Mak, JNLC and UNDP conduct youth leadership trainings

The Department of Political Science and Public Administration, Makerere University in collaboration with the UNDP and the Julius Nyerere Leadership Centre (JNLC) recently Dr Suzie Nansozi Muwanga addresses participants conducted two leadership trainings for over 80 youth in Uganda. Participants were drawn from Makerere University, Kyambogo University, Mulago School of Nursing, Institute of Petroleum Studies, Kampala International University, YMCA and Medicare-Mengo.

In the first training held on 14th November 2019 at Fairway Hotel in Kampala, 55 participants were introduced to various leadership concepts and sensitized about the Sustainable Development Goals. During the second training held on 6th December 2019 at the same hotel, 119 participants were equipped with skills on great and transformative leadership. Facilitators included Dr Suzie Nansozi Muwanga, Dr Julius Kiiza, Dr Edward Kaweesi, Mr. Solomon Winyi and Mrs. Winfred Ahimbisibwe from the Department of Political Science and Public Administration, Makerere University. Other facilitators included Mrs. Irene Mutumba, Ms. Allen Baguma and Mr. Isaac Musoke from Private Education Development Network (PEDN); Ms Irene Ikomu from Parliament Watch; Mr. Francis Ekii from BUILD; Mr. Ronald Ssazi from IMPACT Africa; Ms. Hasifa Kabejja from Makerere University; and Ms. Nakimera Kim, a motivational speaker.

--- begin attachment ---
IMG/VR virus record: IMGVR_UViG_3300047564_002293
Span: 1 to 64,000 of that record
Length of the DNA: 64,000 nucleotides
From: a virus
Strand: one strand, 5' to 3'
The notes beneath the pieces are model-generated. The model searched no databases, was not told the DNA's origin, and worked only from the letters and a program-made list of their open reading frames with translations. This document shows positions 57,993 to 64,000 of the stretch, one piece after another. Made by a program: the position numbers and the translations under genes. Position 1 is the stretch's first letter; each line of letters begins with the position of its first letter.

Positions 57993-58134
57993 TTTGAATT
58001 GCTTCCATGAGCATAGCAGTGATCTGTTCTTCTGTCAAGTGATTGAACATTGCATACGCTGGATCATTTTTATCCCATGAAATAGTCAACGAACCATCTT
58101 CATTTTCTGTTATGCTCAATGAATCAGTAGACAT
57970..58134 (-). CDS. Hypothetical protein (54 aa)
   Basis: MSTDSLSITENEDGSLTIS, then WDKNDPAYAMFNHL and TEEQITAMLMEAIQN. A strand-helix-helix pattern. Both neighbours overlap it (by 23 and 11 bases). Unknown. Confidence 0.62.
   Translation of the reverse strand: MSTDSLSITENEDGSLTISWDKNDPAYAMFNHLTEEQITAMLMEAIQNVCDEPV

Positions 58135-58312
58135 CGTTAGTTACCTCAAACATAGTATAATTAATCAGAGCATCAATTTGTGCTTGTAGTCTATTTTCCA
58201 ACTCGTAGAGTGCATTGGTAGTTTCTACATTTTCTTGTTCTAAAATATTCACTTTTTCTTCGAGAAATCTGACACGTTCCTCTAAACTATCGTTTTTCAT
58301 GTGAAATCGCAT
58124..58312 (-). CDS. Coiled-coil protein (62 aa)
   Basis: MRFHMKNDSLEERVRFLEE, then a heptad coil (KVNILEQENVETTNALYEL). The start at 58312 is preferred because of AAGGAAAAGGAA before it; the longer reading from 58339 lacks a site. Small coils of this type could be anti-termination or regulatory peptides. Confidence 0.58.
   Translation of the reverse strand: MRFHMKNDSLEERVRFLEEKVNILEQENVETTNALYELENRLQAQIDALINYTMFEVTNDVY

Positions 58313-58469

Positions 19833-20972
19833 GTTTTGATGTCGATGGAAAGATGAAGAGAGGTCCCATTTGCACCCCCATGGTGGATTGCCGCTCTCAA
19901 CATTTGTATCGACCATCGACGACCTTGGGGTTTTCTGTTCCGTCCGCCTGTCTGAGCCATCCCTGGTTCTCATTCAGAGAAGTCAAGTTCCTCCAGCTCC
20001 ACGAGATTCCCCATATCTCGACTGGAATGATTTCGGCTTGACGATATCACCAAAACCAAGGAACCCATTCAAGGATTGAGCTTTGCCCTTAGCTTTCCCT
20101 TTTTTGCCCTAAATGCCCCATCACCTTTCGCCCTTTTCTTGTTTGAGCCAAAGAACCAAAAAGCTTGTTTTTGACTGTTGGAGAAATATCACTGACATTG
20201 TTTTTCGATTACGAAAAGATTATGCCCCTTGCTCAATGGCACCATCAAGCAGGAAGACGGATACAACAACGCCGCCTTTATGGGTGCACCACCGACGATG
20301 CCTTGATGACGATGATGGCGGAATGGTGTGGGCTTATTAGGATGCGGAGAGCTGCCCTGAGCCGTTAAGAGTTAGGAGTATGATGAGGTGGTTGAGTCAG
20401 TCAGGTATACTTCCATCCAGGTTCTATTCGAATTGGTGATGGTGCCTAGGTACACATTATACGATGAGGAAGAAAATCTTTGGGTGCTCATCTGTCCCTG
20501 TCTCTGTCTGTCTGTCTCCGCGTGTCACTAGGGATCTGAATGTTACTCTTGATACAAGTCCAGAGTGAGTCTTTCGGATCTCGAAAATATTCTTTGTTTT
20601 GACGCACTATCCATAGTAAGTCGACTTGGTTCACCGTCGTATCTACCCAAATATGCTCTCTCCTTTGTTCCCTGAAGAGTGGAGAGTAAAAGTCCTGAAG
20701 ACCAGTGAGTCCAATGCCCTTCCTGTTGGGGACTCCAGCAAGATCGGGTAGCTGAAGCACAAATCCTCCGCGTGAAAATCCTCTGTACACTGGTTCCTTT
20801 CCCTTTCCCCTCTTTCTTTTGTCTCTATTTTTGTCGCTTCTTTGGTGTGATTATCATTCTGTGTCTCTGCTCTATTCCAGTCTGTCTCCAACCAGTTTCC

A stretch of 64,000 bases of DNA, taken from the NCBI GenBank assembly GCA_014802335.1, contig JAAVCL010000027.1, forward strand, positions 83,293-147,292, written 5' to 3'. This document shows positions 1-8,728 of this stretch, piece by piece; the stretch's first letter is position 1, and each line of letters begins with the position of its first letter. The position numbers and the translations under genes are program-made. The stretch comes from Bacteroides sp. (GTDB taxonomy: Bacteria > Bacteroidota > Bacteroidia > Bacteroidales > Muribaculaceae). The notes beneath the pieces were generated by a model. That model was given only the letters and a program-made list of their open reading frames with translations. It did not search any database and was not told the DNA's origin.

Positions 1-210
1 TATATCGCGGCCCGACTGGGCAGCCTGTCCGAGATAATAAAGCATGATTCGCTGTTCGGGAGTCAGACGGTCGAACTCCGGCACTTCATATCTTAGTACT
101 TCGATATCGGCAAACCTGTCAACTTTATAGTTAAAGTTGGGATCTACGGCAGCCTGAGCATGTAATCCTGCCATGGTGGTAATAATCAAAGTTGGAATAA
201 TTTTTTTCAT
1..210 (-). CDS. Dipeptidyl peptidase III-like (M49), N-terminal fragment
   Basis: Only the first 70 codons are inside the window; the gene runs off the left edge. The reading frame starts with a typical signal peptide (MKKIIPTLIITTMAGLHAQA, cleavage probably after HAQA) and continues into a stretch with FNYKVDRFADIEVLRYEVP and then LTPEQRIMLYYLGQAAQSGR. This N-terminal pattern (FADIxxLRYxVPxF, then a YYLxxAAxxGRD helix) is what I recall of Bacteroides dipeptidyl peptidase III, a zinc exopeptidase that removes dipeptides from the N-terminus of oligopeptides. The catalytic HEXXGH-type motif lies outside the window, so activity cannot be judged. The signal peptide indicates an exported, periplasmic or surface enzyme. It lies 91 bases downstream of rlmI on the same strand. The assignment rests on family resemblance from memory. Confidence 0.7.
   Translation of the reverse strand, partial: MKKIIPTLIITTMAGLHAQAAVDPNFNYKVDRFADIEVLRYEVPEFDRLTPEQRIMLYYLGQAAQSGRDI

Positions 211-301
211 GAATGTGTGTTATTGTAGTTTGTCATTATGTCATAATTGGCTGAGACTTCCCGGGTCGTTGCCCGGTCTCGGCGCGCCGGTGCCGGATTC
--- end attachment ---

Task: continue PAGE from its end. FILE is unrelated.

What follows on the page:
The overall goal of the trainings was to equip the youth with transformative leadership skills both formal and informal to enable them maximize their potential and improve their performance to effectively influence development policies and programmes. The trainings were supported by the UNDP Rule of Law and Constitutional Democracy project headed by Mrs. Anette Mpabulungi – Wakabi.

During the first training workshop, Mrs. Wakabi briefed participants on the objectives of the training and the Rule of Law and Constitutional Democracy project. She emphasized the need for mentorship programmes for youth saying they are critical for the country’s development agenda since they make up the biggest percentage of the population. “It is estimated that by 2015, the youth in Africa reached 400 million. This number presents enormous potential to be tapped into for development,” she noted. Outlining other reasons for the trainings, Mrs. Wakabi said there was scarcity of quality leaders in the country. “Youth cannot become good leaders without the necessary skills. It’s therefore important that the youth are nurtured Ms Anette Mpabulungi -Wakabi from UNDPby those who have the skills to enhance their quality of participation, and subsequently become transformative leaders,” she noted.